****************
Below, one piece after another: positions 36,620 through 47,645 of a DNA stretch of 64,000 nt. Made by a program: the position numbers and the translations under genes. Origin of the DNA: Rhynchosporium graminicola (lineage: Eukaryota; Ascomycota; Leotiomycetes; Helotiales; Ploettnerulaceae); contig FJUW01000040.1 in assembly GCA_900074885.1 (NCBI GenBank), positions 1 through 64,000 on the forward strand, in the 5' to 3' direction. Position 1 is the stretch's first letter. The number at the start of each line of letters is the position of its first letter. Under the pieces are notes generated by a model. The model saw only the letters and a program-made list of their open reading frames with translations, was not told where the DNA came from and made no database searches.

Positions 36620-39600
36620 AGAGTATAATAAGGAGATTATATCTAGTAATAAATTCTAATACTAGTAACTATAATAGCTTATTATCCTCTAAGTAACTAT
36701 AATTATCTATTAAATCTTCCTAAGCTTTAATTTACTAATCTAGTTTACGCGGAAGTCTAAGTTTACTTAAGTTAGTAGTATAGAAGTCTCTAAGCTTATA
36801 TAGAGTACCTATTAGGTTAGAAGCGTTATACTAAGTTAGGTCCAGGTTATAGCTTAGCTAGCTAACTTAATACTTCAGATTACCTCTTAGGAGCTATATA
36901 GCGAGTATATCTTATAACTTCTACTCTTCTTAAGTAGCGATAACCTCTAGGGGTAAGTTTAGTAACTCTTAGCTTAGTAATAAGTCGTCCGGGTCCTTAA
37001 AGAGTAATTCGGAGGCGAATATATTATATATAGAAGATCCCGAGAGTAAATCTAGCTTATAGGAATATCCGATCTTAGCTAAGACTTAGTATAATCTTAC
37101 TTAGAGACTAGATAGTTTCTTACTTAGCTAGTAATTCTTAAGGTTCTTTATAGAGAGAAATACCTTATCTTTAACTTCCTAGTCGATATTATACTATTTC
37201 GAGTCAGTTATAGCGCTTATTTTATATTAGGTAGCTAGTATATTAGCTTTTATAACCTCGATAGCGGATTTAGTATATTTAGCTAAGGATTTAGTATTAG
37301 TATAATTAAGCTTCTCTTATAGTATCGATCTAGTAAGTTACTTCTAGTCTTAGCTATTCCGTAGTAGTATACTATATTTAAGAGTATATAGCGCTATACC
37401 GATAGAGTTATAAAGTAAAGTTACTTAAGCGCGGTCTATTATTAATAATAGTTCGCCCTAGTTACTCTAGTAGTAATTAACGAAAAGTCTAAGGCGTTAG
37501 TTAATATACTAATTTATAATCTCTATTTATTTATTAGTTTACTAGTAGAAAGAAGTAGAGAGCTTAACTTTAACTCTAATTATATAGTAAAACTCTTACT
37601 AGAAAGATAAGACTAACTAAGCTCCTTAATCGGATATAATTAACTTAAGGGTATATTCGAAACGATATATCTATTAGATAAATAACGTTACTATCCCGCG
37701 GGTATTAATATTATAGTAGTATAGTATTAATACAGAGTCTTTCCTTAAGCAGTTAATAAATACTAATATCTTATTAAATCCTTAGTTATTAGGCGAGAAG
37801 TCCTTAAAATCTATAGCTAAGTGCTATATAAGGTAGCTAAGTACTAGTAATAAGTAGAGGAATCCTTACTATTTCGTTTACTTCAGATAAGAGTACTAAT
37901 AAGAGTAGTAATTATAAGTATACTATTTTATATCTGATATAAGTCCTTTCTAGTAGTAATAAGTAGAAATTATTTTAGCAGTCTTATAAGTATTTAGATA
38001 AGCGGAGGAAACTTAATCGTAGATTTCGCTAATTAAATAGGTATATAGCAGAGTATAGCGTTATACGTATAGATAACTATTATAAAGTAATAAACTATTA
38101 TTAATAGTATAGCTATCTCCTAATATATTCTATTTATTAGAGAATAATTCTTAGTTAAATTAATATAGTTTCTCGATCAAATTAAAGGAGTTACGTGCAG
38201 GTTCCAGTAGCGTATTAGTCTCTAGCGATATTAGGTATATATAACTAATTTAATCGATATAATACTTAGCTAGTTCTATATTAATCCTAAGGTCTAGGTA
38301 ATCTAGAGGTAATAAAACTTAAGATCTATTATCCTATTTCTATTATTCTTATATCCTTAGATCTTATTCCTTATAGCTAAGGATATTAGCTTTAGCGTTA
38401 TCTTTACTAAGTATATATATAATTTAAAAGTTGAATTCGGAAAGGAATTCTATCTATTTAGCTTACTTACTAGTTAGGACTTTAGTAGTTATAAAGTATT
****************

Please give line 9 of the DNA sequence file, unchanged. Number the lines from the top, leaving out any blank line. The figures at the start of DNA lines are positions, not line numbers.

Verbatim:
37201 GAGTCAGTTATAGCGCTTATTTTATATTAGGTAGCTAGTATATTAGCTTTTATAACCTCGATAGCGGATTTAGTATATTTAGCTAAGGATTTAGTATTAG